European cruise industry set for continued growth

European cruise industry set for continued growth
Pierfrancesco Vago predicts Europe's cruise industry will continue to grow (Image: Vivian Hertz/MSC Cruises)

Europe’s cruise industry has grown by 49% since 2008 and is set to continue growing in 2017 and beyond, according to Cruise Line International Association (CLIA) Europe.

In 2015, 123 cruise ships from 39 cruise lines operated in European waters carrying a total of 6.6 million passengers, a 3% rise from 2014. Around 23.19 million Europeans took a cruise in 2015, 28.4% of the total number of global cruise passengers. Collectively travellers from the UK and Germany account for more than 54% of the total number of European passengers, while Italians account for 12.3%, the French for 9.3% and the Spanish for 7%. The remaining 19% of passengers came from elsewhere in Europe.

A total of 6.12 million European passengers embarked on their cruise at a European port, a 4.5% growth from 2014. Leading European markets by country of embarkation are Italy (32.7%), Spain (20.9%), UK (17.3%), Germany (9.6%), France (5.1%) and Greece and Denmark (3%).

The cruise industry contributed almost €41 billion to Europe’s economy in 2015 – a 2% increase from 2014 – with direct industry spending hitting €16.89. More than 360,000 people were employed either directly in the cruise sector or related businesses, 11,000 more than in 2014.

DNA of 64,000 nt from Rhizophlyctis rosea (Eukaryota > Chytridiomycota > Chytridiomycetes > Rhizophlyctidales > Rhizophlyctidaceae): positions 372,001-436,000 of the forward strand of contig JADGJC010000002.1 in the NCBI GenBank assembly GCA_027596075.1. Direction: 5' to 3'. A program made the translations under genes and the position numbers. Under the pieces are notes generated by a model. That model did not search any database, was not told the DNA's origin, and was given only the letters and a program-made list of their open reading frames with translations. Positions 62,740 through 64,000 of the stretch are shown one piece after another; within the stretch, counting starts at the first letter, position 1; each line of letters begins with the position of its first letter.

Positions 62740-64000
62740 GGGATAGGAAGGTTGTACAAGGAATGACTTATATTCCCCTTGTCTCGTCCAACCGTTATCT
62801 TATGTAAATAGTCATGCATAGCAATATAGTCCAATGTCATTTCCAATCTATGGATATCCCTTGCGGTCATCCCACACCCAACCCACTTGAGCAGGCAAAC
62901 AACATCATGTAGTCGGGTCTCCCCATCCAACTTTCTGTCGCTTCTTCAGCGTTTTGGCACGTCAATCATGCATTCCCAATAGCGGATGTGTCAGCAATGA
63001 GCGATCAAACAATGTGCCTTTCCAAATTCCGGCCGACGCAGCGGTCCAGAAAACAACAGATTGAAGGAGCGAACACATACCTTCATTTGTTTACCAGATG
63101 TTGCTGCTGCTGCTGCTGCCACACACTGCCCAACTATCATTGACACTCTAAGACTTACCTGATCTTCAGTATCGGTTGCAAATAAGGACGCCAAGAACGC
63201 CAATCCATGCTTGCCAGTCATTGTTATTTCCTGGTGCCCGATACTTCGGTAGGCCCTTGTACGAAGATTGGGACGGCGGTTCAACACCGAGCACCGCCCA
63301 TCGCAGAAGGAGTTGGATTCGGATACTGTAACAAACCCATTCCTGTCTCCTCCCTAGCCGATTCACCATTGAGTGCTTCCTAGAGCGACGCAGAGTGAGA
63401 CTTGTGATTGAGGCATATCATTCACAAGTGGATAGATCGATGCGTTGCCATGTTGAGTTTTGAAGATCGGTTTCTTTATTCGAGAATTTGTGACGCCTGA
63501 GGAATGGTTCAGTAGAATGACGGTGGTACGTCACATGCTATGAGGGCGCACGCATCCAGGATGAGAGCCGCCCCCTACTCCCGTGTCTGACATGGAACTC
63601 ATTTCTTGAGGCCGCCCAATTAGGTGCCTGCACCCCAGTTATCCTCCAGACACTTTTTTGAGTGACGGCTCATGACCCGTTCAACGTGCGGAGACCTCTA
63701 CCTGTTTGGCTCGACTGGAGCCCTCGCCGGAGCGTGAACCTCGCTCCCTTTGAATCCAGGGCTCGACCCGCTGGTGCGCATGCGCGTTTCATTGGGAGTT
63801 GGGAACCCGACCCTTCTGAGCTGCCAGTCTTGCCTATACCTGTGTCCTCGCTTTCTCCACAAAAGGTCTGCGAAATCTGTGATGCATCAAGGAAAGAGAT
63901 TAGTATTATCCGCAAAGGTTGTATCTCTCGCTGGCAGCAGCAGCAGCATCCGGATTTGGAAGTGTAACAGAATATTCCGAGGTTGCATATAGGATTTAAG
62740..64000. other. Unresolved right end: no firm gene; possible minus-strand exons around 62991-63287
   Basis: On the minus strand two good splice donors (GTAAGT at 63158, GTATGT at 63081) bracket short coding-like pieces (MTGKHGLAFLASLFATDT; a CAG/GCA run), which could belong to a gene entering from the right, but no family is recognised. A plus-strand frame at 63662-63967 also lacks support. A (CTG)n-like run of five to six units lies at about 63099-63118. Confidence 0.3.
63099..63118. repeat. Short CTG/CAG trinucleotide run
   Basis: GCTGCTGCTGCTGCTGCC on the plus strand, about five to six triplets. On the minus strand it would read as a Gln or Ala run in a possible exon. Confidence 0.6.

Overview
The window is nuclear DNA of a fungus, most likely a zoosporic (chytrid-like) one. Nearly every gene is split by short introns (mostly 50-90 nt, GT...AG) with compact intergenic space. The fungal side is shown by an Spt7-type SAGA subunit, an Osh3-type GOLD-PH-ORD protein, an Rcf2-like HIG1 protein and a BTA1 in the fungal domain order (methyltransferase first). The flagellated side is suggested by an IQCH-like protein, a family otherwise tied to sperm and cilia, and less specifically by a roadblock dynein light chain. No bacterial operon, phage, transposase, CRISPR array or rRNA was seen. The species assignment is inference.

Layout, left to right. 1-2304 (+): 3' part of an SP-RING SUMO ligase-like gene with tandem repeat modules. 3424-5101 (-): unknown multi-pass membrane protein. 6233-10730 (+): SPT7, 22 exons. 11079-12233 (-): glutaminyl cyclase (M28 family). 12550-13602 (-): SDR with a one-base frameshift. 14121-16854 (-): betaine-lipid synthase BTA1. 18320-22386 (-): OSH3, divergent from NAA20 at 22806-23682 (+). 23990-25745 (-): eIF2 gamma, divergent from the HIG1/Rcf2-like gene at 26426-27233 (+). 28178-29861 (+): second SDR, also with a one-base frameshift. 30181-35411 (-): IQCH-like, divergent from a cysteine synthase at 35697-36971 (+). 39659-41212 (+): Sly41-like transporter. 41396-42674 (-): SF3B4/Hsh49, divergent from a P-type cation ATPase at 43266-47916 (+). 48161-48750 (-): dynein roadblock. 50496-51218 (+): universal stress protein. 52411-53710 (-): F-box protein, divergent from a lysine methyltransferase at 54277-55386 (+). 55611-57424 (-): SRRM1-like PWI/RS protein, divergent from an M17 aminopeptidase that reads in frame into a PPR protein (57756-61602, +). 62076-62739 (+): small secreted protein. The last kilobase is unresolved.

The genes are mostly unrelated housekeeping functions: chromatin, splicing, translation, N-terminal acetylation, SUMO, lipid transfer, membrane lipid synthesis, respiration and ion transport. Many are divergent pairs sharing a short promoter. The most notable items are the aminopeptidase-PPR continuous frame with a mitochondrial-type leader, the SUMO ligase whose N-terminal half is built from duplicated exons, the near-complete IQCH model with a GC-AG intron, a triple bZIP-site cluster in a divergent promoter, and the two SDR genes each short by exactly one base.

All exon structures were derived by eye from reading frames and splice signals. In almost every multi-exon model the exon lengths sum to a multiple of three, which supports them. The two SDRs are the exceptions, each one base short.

More cruise ships are expected to be delivered to European operators over the next few years, and the region’s shipyards will deliver 48 newbuilds by 2019 and 75 by 2026.

“Cruising is here to stay as it continues to attract more Europeans and generate economic growth,” said Pierfrancesco Vago, CLIA Europe chairman and MSC Cruises executive chairman, speaking at the Madrid International Cruise Summit last week. “While the cruise industry is ready to continue to expand in Europe, we face a number of common challenges that need to be addressed to make sure the cruise industry is on the right track. We are attentive to that.”

To sustain future growth, CLIA Europe is working with policy-makers to reform the current European Union Visa Code to encourage more foreign tourists to visit the region. The organisation also aims to ensure EU environmental legislation is applied consistently and is working with Member Lines, ports, experts and other partners to improve safety. CLIA Europe is also collaborating with local authorities to demonstrate the long-term economic benefits of the cruise industry.

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Rebecca Gibson
By Rebecca Gibson
Thursday, December 8, 2016